Question: When my husband and I decided to call it quits, he hired the CPA who had advised us and filed our personal and corporate tax returns for the past ten years to help him in our divorce case
Question: When my husband and I decided to call it quits, he hired the CPA who had advised us and filed our personal and corporate tax returns for the past ten years to help him in our divorce case. This CPA is now valuing our business, tracing the purchase of assets, and giving tax-related opinions in court – most of which are very detrimental to me. Throughout the years, I have had many conversations with this CPA and have delivered personal information to his office about my inheritance and gifts from my family, but he refuses to make any information available to my lawyer without a court order or subpoena – even though I gave him the only copies I had. This does not seem right to me. How can a professional who worked for both of us choose sides and what can I do?
Answer: In our view, a certified public accountant who has prepared joint income tax returns for and given advice to a married couple has a serious problem choosing sides at divorce and becoming adversarial to one of his clients. As a client, you are entitled to not only the returns and all schedules, but also all work papers, notes, and every piece of information in that CPA's files.
In court, financial experts can be attacked on cross examination in four areas: qualifications, independence, the assumptions used, and subjective judgments. Here, it appears that if this CPA testifies or gives affidavits, his lack of independence will surely taint his opinions in the eyes of the court. We believe that he should be given one last opportunity to remove himself from participating in your case. If he refuses, we suggest that your attorney seek an order from the court requiring the CPA to turn over all of the records and disqualifying him from participation in the case. If he persists, we believe he is leaving himself open to a lawsuit.
Question: My husband's former wife, who moved to another state after their divorce, calls me constantly, cursing and berating me and threatening to do harm to me. I receive "hang-up" calls at all hours of the night. I have been to local law enforcement and although my state has a law against harassing and threatening telephone calls, since this woman lives in another state, law enforcement tells me that nothing can be done. Is this true?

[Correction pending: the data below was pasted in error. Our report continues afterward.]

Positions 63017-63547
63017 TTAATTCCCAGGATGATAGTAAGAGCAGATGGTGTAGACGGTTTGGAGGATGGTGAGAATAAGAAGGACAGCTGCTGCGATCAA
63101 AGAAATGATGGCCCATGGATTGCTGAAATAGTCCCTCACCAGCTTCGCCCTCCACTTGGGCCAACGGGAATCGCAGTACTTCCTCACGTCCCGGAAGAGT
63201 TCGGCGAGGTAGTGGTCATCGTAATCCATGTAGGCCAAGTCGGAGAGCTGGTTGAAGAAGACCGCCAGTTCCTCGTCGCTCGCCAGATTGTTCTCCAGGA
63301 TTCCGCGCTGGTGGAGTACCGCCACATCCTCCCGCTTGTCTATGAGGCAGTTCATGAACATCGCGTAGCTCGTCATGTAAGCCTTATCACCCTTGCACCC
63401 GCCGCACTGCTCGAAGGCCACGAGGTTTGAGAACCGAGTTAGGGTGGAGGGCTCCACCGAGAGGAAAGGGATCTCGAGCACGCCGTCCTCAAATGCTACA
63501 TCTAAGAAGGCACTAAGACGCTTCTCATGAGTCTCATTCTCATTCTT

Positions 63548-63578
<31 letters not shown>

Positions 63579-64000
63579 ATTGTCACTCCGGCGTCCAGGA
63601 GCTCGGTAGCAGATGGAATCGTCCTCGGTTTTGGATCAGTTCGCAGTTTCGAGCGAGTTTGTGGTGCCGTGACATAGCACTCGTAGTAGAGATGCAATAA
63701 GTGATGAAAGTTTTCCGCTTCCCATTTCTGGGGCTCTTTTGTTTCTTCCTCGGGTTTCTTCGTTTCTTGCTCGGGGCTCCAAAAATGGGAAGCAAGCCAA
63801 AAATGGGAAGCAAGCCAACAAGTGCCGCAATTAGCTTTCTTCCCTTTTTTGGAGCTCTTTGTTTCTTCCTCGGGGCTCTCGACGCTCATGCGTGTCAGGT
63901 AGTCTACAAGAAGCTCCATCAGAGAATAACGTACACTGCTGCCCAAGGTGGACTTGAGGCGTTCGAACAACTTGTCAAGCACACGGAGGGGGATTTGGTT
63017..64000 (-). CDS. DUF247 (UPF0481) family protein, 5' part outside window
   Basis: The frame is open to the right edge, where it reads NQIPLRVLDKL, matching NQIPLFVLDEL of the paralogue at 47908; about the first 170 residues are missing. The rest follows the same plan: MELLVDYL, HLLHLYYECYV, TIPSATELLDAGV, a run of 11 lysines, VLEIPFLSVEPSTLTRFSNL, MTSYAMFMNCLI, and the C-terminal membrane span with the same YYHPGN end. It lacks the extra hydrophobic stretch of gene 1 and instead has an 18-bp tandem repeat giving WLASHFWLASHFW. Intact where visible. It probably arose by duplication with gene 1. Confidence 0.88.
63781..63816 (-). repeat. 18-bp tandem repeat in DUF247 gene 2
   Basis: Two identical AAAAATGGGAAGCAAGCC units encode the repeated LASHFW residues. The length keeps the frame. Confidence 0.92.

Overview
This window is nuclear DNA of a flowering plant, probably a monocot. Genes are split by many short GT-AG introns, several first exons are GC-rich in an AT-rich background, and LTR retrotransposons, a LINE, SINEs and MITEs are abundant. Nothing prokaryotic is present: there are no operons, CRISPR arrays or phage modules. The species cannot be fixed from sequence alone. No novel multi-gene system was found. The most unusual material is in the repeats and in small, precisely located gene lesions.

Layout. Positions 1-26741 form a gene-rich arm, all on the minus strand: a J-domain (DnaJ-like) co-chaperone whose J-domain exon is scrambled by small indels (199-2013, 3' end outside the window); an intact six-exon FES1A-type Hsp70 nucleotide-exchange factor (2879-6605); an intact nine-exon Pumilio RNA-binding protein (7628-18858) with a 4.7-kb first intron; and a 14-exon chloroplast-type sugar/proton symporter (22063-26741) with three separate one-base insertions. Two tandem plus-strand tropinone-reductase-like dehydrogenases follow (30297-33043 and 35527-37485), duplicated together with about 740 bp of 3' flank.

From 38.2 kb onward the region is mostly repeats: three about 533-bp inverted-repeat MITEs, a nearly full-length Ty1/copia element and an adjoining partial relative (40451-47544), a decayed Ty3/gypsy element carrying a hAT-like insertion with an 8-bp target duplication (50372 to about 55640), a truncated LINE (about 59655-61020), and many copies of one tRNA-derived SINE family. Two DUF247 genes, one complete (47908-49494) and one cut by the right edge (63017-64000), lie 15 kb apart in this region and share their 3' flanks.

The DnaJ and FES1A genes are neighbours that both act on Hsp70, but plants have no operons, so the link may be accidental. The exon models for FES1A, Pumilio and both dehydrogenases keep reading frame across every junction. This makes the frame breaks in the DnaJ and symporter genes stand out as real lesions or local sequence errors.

Answer: No. Federal law prohibits obscene or harassing or threatening telephone calls that are made in interstate or foreign communications. Under this law, it is illegal for a person to use the telephone (a) to make obscene, indecent, or lewd comments; (b) to annoy, abuse, threaten, or harass a person whether there is conversation or not; and (c) to cause another person's telephone to repeatedly or continuously ring. The penalties can be a fine of up to $50,000, six months in prison, or both. We suggest that you contact the Federal Bureau of Investigation or United States Attorney in your area and seek enforcement of your rights under this federal law.
Question: My wife and I are completing a settlement which includes alimony and child support. I am willing to pay her more money during the first several years when she will need it most in consideration of paying lesser amounts after she gets on her feet. Try as I might, I can't understand why we can't do what we want to do and still keep the payments deductible. Isn't there a simple explanation that can satisfy my basic need for information?
Answer: Unfortunately, nothing is "simple" when it comes to the taxation aspects of marital settlements. Assuming they qualify under the tax law, alimony payments are deductible by the payor in the year paid and includible in the income of the recipient in the year received. Child support payments, on the other hand, are neither deductible nor includible.
To qualify as alimony, each of the following requirements must be met: (1) Payments must be made according to a divorce decree or separation agreement signed by the husband and wife; (2) Payments must be in cash; (3) Payments must terminate at the death of the recipient; (4) Husband and Wife can't file joint income tax returns with each other; (5) Generally, Husband and Wife must live separate and apart; (6) Payments can't be designated as "child support" or as not being alimony; and (7) Payments may not be made from alimony trusts.
Regardless of the reasoning behind you wanting to make larger payments during the first few years, there are rules that prevent what is known as "front end loading" -- that is, where, as you have described, the payor makes larger payments during the first few years after the separation or divorce -- which increases the deduction -- and then decreases or terminates the payments.
In these situations, a part of the large payment in the early years may later be treated as property settlement which is not deductible by the payor and is not taxable to the recipient. This means that if you deducted -- and your wife reported -- the large payments, you might be required to "recapture" previously deducted amounts into your income and pay additional taxes. At the same time, your former spouse would receive a refund. Since this result is certainly not what you intended, we suggest that you "leave the driving" to an experienced matrimonial lawyer and certified public accountant who can make sure your intentions are carried out.
Jan Collins Stucker is an award-winning writer and editor. Jan Warner is a matrimonial, elder law, and tax attorney. Both are based in Columbia, South Carolina. Flying Solo is distributed nationally by Knight-Ridder/Tribune Service.
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